wherein the electrical stimulation signal and the light stimulation signal are selectively applied to a body of a user responsive to the at least one control signal.
13. The biofeedback stimulation device of claim 12, further including third circuitry further also enabling a selective application of a magnetic stimulation signal to the body of the individual responsive to the at least one control signal.
14. The biofeedback stimulation device of claim 12, wherein the processor generates the first control signal responsive to the feedback signal.
15. The biofeedback stimulation device of claim 12, wherein the light emitter circuitry comprises an LED.
16. The biofeedback stimulation device of claim 12 wherein the light emitter circuitry comprises a laser.
17. The biofeedback stimulation device of claim 12, wherein the light emitter circuitry further includes at least one of an electroluminescent fiber, wire or light guide.
18. The biofeedback stimulation device of claim 12, wherein the light emitter circuitry generates photonic radiation at one of a plurality of wavelengths and one of a plurality frequencies responsive to the first control signal.
19. The biofeedback stimulation device of claim 12, wherein the first circuitry further includes electrodes for applying the electric stimulation signal.
20. The biofeedback stimulation device of claim 19, wherein the light emitting circuitry emits light from the electrode.
21. The biofeedback stimulation device of claim 19, wherein the light emitting circuitry emits light from around the electrode.
Description
CROSS-REFERENCE TO RELATED APPLICATIONS

This application claims priority from U.S. Provisional Application Ser. No. 60/799,995, filed May 12, 2006, entitled BIOFEEDBACK ELECTRONIC STIMULATION DEVICE USING LIGHT AND MAGNETIC ENERGY, and is a continuation in part of U.S. patent application Ser. No. 11/203,387, now U.S. Pat. No. 7,509,165, filed Aug. 12, 2005 entitled BIOFEEDBACK ELECTRONIC STIMULATION DEVICE, which is incorporated herein by reference.

TECHNICAL FIELD

The invention relates to the field of pain management systems, and more particularly, to biofeedback stimulation devices and the use of photonic and magnetic radiation simulation.

BACKGROUND

There are many people with injuries and ailments that are related to energy. Examples include sprained ankles, carpal tunnel syndrome, arthritis, and numbness of extremities like neuropathy, stroke, and neurology conditions such as ADD and macular degeneration. These are all ailments that the human body must work to recover from. They are not viruses or infections or other chemically related ailments. They are not instances where surgery has proven effective such as reattaching bones or ligaments or other body parts, or clearing arteries.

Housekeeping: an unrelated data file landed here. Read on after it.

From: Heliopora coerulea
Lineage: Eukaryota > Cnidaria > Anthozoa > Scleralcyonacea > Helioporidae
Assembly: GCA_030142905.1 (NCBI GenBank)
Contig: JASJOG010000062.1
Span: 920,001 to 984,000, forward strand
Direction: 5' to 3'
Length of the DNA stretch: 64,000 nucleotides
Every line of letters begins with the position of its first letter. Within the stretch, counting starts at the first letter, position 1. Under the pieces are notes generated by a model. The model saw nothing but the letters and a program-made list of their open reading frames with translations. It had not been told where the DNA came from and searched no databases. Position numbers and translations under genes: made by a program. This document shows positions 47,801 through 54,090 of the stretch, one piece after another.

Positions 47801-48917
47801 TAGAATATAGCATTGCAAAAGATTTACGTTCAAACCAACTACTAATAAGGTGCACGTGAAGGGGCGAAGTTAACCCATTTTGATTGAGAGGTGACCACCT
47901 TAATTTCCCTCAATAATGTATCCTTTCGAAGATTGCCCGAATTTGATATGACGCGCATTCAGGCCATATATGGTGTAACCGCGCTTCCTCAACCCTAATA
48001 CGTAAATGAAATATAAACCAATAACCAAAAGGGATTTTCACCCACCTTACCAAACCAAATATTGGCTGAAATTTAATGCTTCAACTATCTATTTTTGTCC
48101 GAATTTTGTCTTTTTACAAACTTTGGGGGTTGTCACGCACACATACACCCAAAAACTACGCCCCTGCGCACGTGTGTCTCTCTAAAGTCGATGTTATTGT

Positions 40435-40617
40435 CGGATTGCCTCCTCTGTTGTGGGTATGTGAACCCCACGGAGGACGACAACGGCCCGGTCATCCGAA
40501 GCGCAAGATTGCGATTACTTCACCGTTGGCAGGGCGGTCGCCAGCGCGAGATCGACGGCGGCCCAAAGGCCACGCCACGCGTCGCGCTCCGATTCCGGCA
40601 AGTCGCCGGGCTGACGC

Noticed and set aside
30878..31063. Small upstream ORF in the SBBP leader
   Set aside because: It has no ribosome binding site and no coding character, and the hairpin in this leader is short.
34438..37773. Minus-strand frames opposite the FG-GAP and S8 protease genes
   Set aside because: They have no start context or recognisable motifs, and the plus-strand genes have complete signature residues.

Energetic medicine addresses these energy related ailments. There has been much research into energetic medicine, and the way the body's electric and nervous system works dating back to the 1900s. Devices have been developed such as the Rife machine, Beck's Box, infrared light therapies, and magnetic therapies used in energetic medicine. There are diagnostic tools such as MEAD machines, which measure resistance in the body's energetic pathways called energy meridians. There are treatment machines in the category of TENS and electronic acupuncture.

SUMMARY

The present invention, as disclosed and described herein, on one aspect thereof, comprises a biofeedback stimulation device. The biofeedback stimulation device includes a user interface for providing at least one input signal. A processor generates at least one control signal responsive to the at least one input signal. Circuitry enables an application of both an electrical stimulation signal and a light stimulation signal to a body of an individual, wherein the application of the electric stimulation signal and the light stimulation signal are controlled by the at least one control signal.

BRIEF DESCRIPTION OF THE DRAWINGS

For a more complete understanding of the present invention and the advantages thereof, reference is now made to the following description taken in conjunction with the accompanying Drawings in which:

FIG. 1 is a block diagram of a biofeedback stimulation device of the present invention;

FIG. 2 is a schematic diagram of the transformer circuit and associated transformer shunt;

FIG. 2 a is a schematic diagram of the level translator circuitry;

FIG. 3 a-3 b is a schematic diagram of the microcontroller of the device;

FIG. 4 is a schematic diagram of the detector circuit of the device;

FIG. 5 is a flow diagram illustrating the manner in which the control processor operates within the device to provide control signals;

FIG. 6 is a flow diagram illustrating the feedback control loop of the biofeedback stimulation device;

FIG. 7 illustrates the stimulation signal generated by the biofeedback stimulation device, and the various manners in which the packets and pulses may be controlled; and

FIGS. 8 a-8 d illustrate various output signals of the biofeedback stimulation device.

DETAILED DESCRIPTION

Referring now to the drawings, wherein like reference numbers are used herein to designate like elements throughout the various views, embodiments of the present invention are illustrated and described, and other possible embodiments of the present invention are described. The figures are not necessarily drawn to scale, and in some instances the drawings have been exaggerated and/or simplified in places for illustrative purposes only. One of ordinary skill in the art will appreciate the many possible applications and variations of the present invention based on the following examples of possible embodiments of the present invention.